One thing I love about sharing resources is that people find their own ways to use them. I originally created our voting wheels to bring some interactivity to a consultation. I was running focus group sessions with both young people and adults and wanted a tool where participants could share an opinion anonymously and create immediate visual feedback. It worked really well – people found them fun to use; we could all see any consensus of opinion in the room and it was a good way of opening up discussion.

It was great then to witness them being used as part of a presentation to about 50 people. The presenter used them to check in with the audience; whether they had agreed or not with the points he was making and when to move on to the next part of the presentation. This sums up the edupunk ethos, DIY resources can be a better fit for your purpose than a fancy education tool. And ultimately you and your group will work out how you want them to work for you.

With that in mind, I have been designing a new tool to support reflective practice based on flipbook mini-comics. The idea is that you can choose your path of reflection by flipping the book in different directions revealing new prompt questions to support your reflection. Again, it’s a DIY resource; you can tailor the questions to suit you and then work out how you want to work through it. And, if you’re a literal thinker, it will drive you mad and you’ll just want to unfold the paper until it’s no longer a flipbook at all! If you’re curious enough to find out more, packs of five different flipbooks to support creative practice are now available in the shop and you can watch a quick show and tell video.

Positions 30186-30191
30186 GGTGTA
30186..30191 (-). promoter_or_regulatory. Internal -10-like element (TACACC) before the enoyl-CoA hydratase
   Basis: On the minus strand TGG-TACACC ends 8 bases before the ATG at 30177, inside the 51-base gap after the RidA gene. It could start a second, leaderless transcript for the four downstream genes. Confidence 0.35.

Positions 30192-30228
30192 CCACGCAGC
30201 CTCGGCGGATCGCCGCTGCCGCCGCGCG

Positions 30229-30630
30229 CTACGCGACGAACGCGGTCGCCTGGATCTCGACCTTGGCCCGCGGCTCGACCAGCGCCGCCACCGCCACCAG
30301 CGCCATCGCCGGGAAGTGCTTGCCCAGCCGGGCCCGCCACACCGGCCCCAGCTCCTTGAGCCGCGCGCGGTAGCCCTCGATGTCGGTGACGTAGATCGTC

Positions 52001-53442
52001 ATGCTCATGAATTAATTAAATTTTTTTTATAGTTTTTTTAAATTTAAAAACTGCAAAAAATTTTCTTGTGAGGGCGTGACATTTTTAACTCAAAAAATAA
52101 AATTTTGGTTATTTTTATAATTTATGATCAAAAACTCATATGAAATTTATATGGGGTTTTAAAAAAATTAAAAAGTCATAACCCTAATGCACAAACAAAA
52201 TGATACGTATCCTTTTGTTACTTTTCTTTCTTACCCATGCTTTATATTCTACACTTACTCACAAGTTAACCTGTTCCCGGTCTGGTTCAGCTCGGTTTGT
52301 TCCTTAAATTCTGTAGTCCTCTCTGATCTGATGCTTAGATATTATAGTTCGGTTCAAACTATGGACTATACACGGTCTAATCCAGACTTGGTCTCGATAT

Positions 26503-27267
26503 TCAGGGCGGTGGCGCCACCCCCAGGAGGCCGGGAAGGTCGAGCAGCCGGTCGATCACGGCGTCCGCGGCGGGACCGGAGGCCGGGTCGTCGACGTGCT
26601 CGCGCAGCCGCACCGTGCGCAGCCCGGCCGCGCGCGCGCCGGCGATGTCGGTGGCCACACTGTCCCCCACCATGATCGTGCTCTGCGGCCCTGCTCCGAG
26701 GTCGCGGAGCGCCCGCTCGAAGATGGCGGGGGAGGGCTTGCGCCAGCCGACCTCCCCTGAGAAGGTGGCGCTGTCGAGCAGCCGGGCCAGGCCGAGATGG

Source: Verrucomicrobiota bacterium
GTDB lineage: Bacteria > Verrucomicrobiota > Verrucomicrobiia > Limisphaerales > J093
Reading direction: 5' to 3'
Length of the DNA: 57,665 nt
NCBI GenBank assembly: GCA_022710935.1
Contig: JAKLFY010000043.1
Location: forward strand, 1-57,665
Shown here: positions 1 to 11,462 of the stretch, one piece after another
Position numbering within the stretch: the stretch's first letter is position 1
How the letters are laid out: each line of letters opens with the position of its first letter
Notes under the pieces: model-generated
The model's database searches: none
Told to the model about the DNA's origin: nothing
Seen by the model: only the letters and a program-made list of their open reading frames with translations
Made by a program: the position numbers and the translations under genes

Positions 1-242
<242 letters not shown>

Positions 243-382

If you have a go at making either of these resources yourself or buying them in the shop, do let me know how you’ve been using and adapting them. It’s great to learn from others.